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An ophthalmology practice located right on the border of two states, with patients coming from the many rural communities surrounding Danville, VA, and northern North Carolina, can be a real challenge.
It presented even more unique opportunities when Joseph E. O'Boyle, MD, decided to add an optical dispensary to his practice. For example, a challenge occurs for patients receiving post-cataract eyewear. Virginia and North Carolina are in two entirely different Medicare durable medical equipment regional carrier (DMERC) processing regions: Virginia, in Region B, and North Carolina, in Region C. Accuracy of claim processing must be set up accordingly.
Not to be deterred, Dr. O'Boyle took the task to heart and has accomplished the job. In fact, he may very well be setting precedence on "how to" for other ophthalmologists who are establishing dispensaries within their practices in rural communities. Dr. O'Boyle's goals were, "to provide both excellence in comprehensive ophthalmology, along with first-class optical dispensing for my patients," he said. "If you trust me with your eyes, you can trust me with your glasses," Dr. O'Boyle added.
In 1996, Dr. O'Boyle was a practicing ophthalmologist in the U.S. Army when he chose to join the private practice of an established ophthalmologist in Danville, VA. Dr. O'Boyle's desire was for his family to put down roots in a small-town lifestyle. "We can easily access the resources of the larger cities, but enjoy the lifestyle of the small community," he said.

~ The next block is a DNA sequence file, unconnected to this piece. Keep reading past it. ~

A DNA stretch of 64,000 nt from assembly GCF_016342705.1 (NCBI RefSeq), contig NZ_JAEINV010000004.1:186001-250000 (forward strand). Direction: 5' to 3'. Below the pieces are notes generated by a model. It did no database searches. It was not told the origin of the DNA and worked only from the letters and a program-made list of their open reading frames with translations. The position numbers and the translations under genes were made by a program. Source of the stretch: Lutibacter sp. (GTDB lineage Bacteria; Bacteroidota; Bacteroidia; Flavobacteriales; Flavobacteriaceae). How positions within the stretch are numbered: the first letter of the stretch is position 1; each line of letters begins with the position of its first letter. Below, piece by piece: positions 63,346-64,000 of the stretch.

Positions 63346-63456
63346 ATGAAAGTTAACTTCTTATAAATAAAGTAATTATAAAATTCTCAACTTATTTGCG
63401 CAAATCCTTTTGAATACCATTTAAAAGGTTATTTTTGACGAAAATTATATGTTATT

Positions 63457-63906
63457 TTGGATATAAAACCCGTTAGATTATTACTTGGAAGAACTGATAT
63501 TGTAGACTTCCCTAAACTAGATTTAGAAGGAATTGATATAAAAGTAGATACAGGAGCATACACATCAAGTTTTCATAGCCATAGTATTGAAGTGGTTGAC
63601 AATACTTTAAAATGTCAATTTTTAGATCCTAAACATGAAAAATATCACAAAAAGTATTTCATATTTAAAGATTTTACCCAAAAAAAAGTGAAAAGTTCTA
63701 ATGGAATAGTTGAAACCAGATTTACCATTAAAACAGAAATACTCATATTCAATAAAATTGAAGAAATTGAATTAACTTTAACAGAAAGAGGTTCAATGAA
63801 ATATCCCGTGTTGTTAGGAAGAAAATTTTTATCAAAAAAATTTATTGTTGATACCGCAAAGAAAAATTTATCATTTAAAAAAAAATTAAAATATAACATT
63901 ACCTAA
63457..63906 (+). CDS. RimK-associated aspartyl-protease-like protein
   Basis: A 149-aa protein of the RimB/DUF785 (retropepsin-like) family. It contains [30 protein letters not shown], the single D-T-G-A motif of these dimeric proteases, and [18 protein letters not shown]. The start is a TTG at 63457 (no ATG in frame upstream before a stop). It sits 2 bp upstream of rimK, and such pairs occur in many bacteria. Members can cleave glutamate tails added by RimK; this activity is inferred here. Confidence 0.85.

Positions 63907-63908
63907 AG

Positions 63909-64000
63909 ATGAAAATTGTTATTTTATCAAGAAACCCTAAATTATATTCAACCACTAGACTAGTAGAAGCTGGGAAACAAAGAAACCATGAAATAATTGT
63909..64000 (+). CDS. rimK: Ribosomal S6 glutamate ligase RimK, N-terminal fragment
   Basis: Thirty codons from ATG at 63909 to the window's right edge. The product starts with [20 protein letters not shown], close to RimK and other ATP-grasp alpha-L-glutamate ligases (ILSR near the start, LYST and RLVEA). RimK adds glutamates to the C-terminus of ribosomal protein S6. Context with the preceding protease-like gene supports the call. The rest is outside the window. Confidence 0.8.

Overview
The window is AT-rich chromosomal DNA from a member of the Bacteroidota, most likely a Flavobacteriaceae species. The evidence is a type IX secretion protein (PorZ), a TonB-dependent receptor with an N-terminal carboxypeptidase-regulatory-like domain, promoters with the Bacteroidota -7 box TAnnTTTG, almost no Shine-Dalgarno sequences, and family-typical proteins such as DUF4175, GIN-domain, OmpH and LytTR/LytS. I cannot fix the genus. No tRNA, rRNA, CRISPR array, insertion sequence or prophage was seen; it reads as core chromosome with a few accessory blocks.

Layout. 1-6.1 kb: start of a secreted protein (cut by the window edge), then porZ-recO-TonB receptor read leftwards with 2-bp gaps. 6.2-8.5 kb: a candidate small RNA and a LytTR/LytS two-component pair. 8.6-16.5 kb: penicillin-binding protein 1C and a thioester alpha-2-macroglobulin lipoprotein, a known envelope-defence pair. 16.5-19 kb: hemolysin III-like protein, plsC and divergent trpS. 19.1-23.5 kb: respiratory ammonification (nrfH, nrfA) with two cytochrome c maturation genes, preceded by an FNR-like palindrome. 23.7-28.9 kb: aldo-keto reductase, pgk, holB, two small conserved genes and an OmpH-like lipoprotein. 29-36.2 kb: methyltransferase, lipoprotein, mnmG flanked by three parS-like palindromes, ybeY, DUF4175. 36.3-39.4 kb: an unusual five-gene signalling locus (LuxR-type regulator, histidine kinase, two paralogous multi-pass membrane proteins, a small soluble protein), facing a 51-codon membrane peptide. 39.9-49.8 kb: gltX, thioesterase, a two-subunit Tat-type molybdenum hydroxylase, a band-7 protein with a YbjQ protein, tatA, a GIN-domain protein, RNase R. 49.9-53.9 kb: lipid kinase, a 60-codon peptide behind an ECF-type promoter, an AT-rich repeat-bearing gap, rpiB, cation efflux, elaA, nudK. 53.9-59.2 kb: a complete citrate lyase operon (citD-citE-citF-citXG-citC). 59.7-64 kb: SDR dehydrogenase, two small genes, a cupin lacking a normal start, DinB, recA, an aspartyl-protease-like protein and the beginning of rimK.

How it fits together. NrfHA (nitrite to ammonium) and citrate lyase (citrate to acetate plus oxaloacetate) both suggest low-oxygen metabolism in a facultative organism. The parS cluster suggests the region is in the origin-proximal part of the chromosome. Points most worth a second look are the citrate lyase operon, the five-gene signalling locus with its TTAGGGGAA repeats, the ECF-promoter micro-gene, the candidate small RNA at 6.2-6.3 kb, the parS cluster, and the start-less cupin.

But there was always that one final step in which the doctor had no control. Where did the eyewear prescriptions go and, most importantly, were they being filled to his and his patients' satisfaction? As is typical of many solo ophthalmology practices, an optical dispensary was within close proximity to the practice. However, patients literally had to leave the practice, walk outside, and into another medical complex to get to the optical store. Ironically, Dr. O'Boyle owned the property that the optical shop rented.
There is always an issue of quality control when you let your patients walk out of the practice. The ophthalmologist who does not control the outcome of the patient's prescription-the eyewear-can never be sure that the patient receives the best possible vision that the prescription was intended to produce.
"It was very inconvenient both to the patient and to me not to have immediate access to the optician to discuss prescription issues when I needed or wanted to," Dr. O'Boyle said. He noted that he would not be satisfied until he could be sure that his patients received the quality of eyewear, as well as the eye care, equal to what he was providing in his practice.